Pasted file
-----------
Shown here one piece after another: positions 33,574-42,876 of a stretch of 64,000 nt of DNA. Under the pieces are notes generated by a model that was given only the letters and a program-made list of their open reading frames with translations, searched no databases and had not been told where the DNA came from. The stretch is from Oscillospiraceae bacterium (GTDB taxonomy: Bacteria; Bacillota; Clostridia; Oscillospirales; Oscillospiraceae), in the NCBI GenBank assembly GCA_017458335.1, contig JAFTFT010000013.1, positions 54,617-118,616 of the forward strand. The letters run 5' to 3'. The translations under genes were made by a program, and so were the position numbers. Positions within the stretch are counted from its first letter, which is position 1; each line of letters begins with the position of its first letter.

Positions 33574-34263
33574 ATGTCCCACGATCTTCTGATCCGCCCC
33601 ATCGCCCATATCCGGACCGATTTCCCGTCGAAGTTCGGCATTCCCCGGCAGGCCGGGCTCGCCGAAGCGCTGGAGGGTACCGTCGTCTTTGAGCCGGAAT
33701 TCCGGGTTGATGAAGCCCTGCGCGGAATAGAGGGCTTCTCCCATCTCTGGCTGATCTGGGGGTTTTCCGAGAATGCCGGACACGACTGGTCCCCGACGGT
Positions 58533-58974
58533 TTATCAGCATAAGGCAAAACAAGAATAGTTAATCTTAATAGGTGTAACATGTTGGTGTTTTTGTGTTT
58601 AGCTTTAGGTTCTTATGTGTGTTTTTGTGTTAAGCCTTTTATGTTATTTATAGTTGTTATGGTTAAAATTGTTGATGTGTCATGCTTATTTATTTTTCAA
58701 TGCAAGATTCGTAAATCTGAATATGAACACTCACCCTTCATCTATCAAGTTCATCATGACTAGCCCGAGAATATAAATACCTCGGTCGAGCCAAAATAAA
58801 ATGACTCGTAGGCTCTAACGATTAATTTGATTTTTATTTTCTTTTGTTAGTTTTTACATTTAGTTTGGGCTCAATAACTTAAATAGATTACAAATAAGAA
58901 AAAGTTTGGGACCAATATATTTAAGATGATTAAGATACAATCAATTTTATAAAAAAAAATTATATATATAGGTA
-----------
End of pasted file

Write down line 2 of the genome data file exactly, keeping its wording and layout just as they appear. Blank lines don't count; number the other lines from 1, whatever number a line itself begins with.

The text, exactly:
Positions 33574-34263